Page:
Dime Adventures: Beginning the Design

Dime Adventures: Beginning the Design

Tab Creations has only been making games professionally for three years, but we’ve been making RPGs as a hobby for going on fifteen. In that time we’ve been involved in more campaigns than I can count and ran everything from Savage Worlds, to GURPS, to D&D, to Freemarket, to Starshield, to Marvel Super Heroes. We’ve ran numerous house settings as well, from a game of action-packed Indian myth that would become Against the Dark Yogi, to a sci-fi horror game that would become Shadows Over Sol.

In the past, one of our longest-running game worlds was this strange pulp alternate history game, taking place vaguely at the turn of the century. It had monsters, it had super-tech, it had dinosaurs and magic powers. It had it all! And over the years we kept coming back to this game world time and time again.

So fast forward to 2015. Shadows Over Sol hed been written and sent off to the editor. Its possible supplements hed been outlined. We’re were beginning to get back art the first artwork in preparation for its Kickstarter.

We usually have in lull in this part of our development process, when a game has been written and tested, but we haven’t yet been thrown into the hectic whirlwind that is running a Kickstarter. This is usually the point where we sit down and lay out some plans for what we want to develop in the future, and the direction we want to take the company.

So we’re pitching ideas for our next game to each other and someone mentions the strange alternate history setting that we’ve used in many of our personal campaigns for ages. We then talk a bit more and decide that the time is right for it. Thus began Dime Adventures’ road to publication.

Fast forward again a bit. I’m sitting down with my notes from our many Dime Adventures campaigns and making explicit the game’s design goals. I find that having a design document not only helps me keep focus when I’m crafting a game, but it also helps make clear to playtesters what the game is attempting to do.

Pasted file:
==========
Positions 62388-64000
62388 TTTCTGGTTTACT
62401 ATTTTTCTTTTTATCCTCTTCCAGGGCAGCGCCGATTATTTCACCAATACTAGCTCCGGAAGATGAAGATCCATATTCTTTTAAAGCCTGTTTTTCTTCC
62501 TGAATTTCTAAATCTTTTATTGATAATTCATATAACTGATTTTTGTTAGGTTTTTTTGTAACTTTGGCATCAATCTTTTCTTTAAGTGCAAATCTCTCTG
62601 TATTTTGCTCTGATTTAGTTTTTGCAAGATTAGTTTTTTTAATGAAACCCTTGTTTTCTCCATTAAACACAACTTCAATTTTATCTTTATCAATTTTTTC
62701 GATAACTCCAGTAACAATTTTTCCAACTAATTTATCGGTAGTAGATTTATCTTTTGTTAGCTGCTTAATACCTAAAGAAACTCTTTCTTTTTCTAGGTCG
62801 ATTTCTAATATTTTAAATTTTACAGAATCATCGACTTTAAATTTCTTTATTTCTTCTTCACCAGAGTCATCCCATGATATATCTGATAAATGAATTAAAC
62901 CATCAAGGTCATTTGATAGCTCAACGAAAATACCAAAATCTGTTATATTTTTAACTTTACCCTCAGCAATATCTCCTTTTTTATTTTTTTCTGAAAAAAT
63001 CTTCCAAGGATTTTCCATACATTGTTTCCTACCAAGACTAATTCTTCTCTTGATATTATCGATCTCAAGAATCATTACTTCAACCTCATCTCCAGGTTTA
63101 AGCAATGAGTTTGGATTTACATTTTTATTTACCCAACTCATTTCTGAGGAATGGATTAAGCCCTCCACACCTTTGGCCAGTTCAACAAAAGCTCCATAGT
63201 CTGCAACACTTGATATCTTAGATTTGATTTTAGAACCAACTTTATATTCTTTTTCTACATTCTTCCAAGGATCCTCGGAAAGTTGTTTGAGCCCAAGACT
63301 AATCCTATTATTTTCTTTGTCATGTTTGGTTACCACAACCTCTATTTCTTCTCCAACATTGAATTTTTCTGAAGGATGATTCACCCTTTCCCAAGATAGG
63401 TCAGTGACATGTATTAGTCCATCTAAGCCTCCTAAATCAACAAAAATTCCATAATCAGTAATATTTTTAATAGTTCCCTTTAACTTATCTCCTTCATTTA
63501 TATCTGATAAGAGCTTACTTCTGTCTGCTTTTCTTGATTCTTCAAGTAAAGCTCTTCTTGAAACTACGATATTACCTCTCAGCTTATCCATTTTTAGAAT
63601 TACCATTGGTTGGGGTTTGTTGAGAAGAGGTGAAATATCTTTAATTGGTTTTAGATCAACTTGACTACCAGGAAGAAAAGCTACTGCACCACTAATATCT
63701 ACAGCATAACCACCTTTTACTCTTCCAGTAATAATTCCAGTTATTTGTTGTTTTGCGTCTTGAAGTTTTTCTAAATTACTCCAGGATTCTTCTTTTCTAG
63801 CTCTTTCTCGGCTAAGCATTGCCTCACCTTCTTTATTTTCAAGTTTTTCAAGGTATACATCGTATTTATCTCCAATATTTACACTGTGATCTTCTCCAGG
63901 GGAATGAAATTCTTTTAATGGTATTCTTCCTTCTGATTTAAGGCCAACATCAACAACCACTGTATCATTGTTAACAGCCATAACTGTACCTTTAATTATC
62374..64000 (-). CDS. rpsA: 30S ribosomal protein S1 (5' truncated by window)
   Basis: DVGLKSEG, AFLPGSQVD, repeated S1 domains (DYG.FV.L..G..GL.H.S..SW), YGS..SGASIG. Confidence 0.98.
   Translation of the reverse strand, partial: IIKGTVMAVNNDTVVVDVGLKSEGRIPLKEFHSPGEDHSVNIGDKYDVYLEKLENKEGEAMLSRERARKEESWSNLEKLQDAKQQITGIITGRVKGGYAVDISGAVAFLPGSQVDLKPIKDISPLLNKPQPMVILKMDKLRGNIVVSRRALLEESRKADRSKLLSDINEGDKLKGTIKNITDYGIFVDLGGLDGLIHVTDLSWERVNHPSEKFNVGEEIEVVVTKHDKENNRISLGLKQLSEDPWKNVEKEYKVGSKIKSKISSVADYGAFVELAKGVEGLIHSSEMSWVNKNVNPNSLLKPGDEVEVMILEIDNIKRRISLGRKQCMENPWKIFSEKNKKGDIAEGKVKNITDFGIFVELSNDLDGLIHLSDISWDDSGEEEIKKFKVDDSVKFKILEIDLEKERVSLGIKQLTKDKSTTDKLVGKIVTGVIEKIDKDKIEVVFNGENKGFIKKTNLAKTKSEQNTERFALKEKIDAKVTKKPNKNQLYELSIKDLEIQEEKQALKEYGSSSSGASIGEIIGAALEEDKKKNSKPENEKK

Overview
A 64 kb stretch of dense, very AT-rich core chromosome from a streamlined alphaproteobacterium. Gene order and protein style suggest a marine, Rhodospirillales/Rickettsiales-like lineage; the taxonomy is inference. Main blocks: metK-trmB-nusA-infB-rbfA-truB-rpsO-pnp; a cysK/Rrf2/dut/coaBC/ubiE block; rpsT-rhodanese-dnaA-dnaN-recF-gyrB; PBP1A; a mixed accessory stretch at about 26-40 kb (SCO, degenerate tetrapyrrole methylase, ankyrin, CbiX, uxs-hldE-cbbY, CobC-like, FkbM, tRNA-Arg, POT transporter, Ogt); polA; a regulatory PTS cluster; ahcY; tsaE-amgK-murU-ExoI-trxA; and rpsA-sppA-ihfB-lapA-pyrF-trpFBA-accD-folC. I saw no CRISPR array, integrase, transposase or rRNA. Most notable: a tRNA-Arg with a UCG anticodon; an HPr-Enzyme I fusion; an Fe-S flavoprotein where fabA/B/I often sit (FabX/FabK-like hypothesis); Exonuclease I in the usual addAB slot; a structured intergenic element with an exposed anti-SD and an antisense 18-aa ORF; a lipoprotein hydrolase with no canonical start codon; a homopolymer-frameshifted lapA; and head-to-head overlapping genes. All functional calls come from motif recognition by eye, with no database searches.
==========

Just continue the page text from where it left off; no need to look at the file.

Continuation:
For the game’s tone, I wanted it to be thrilling pulp action! For the game’s theme, I wanted it to be turn of the century alternate history, with a healthy dose of the strange and paranormal. The rule of cool should prevail!

Theme and tone in hand, I moved to underline what I wanted for the player characters. I came up with four character design goals.

  • Pulp heroes are broadly competent. While different heroes may have different specialties, they’re not focused to the exclusion of all else. They should be able to be thrown into and deal with a variety of situations.
  • Pulp heroes are larger than life. They inhabit a world of action and adventure, and they should be as thrilling, if not more thrilling, than anything they run up against.
  • Pulp heroes live by their personal creeds and are distinguished by their idiosyncrasies. Many pulp heroes are distinguished by their code of honor. They are heroes after all! Similarly, many have their own quirks and idiosyncrasies that make them memorable. 
  • Pulp heroes should have fun abilities. Beyond the mere fiction of the game world, playing a pulp hero should be thrilling as well, and players should have thrilling abilities to call upon.

Reviewing them, these looked like good goals. With that, I began a first pass at the design. And that, my friends, is another post. Stay tuned for more Dime Adventures design posts in the coming weeks. Meanwhile, you can check out an open playtest of the game here!

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